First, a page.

I would have had a more difficult time watching "The Hateful Eight" had Domergue been bent over the long picnic-style table and raped by all the other men in the room. But she wasn't. On the contrary, the uncomfortable image of sexual violence still fresh in my mind is Major Warren feeding his "black dingus" to a man he tortured and killed (who, albeit, was after his head in the first place). Hombre on hombre sexual violence. I haven't heard very much criticism about that aside from it being a "childish" addition to the film.
I saw something interesting on Deadpool today. Without saying too much, he was fighting two women in one scene and he was feeling conflicted about it. He said something along the lines of, "Is it sexist if I hit you or is it sexist if I don't?" A very good point. Let us not forget that feminism is about equality of the sexes. It's a man not standing up on the bus to give a woman his seat. It's about a woman opening a man's door. It's about a woman sleeping around and not being called a slut, or a man taking his wife's last name and not being called a little bitch. This is why I don't have a problem with Domergue in "The Hateful Eight" serving as a punching bag. Sure, it may be uncomfortable for us to watch because we are still licking the wounds from centuries of inequality. So things like a guy punching a woman in the face after she has already hit him several times still don't sit well with us. I don't mind seeing a woman get her ass kicked so long as dudes are getting their asses kicked too.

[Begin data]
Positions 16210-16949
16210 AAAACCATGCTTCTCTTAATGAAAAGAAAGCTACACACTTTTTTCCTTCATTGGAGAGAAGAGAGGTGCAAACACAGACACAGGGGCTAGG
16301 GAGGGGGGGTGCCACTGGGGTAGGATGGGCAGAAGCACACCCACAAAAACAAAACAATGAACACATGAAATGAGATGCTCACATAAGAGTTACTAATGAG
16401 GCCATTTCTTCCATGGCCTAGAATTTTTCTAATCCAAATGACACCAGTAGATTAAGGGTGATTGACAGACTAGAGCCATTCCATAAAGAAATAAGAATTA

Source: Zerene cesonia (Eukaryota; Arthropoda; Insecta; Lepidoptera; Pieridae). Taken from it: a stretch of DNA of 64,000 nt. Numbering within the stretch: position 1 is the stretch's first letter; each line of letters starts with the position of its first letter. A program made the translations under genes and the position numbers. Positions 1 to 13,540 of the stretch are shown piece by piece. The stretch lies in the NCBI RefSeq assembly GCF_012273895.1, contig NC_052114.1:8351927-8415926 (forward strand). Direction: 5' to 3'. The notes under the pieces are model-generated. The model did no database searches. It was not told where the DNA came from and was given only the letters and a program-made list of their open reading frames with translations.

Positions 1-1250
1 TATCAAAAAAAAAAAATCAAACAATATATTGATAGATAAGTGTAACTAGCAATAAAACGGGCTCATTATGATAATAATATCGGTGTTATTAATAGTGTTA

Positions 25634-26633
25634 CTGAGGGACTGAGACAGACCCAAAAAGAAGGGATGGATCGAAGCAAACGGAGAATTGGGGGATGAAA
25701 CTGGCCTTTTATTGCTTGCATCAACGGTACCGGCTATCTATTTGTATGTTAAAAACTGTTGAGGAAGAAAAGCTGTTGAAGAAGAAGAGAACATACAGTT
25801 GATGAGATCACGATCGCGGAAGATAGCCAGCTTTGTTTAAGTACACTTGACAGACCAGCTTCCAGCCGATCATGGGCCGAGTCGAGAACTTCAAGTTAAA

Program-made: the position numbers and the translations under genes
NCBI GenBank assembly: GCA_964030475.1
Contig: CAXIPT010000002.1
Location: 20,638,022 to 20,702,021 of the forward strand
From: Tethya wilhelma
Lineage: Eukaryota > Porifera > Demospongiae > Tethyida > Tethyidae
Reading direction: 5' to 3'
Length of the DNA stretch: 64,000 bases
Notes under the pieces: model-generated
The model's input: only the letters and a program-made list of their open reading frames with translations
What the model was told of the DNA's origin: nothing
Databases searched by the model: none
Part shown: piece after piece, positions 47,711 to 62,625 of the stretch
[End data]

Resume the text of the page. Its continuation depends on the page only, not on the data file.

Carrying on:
I'm a huge fan of Beatrix Kiddo. She is a tough bitch. And nobody had a problem with her kicking major ass. Let us not forget she brutally murdered several women in "Kill Bill." And we didn't have any problem with that. The problem was, perhaps, with the graphic violence. Not with the violence towards women. Because it was fair wasn't it? She held her own even against Bill. Not like Domergue. She was in chains. Now it's a different story. But let's say it had been Major Warren or the Mexican in chains. Then all of a sudden it's a racist movie. But let's say we put Joe Gage in those chains. And it was Joe Gage that was getting beat on over the course of the entire movie. Then it would sit a little better with us, wouldn't it?